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I actually enjoy the smell of garlic on my fingers (and it wards off vampires), but I couldn't resist buying a bottle of Lavamani dello chef Italian liquid soap the other day while shopping for a birthday present at Merz Apothecary. The name means "it washes the chef's hands," and the 300 ml. pump-action bottle ($8) sports a plump, beaming, mustachioed cookie boasting of the stuff's ability to eliminate onion, garlic, and fish odors. Online sources claim it contains Sicilian lemon juice, though that's just for the 12-pack box of hand wipes ($9). The soap, powered by rosemary and sage--has good mojo too--it isn't tested on animals, nor does it contain any petroleum. The clerks at Merz told me they get tons of Internet orders for it, and it's flying off their warehouse shelves in such quantities (five at a time in some cases) that they suspect it's being used in restaurant kitchens.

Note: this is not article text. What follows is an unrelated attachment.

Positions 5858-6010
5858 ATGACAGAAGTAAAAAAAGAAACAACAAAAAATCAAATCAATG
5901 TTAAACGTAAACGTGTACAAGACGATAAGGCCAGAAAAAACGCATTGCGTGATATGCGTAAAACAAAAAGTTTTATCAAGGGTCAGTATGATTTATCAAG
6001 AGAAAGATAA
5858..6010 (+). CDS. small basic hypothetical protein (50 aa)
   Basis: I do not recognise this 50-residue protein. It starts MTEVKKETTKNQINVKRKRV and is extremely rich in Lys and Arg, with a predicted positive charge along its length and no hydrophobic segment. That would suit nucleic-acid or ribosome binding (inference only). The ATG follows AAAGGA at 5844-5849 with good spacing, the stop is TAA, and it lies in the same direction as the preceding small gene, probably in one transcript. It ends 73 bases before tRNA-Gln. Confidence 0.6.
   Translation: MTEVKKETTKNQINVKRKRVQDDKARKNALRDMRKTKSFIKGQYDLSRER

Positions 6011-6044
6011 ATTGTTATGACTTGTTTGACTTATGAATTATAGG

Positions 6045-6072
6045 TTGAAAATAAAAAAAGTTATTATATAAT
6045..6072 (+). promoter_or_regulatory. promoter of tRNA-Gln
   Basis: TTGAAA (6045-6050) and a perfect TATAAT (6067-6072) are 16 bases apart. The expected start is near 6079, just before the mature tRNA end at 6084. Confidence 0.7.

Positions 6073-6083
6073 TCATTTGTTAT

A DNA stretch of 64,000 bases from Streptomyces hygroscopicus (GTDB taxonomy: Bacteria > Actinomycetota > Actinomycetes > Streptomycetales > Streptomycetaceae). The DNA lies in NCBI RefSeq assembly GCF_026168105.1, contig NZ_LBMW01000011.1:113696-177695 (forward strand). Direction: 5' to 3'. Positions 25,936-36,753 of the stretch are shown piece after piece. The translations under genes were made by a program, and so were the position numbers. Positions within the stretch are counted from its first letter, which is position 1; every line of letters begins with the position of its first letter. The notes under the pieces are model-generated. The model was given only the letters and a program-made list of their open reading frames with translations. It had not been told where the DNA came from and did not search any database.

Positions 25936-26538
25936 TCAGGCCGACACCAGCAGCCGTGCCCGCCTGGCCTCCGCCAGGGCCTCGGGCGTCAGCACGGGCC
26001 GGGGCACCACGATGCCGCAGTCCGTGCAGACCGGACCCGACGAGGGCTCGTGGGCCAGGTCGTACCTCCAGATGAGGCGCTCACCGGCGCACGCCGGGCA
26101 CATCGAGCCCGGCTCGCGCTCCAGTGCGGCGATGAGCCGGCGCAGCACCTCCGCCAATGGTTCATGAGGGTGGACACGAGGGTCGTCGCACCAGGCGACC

At home I smashed up a bunch of old, rank garlic cloves, rubbed them all over my mitts, and dadgummit if it didn't just dissolve most (but not all) of that good funk away. But how would it stand up to the Limburger that's been festering in a sealed plastic container at the back of the fridge since early last month? Limburger, God love it, is capable of imprinting the most persistent miasma imaginable on the digits.
Soap-2, Nefarious Forces of Fetor-0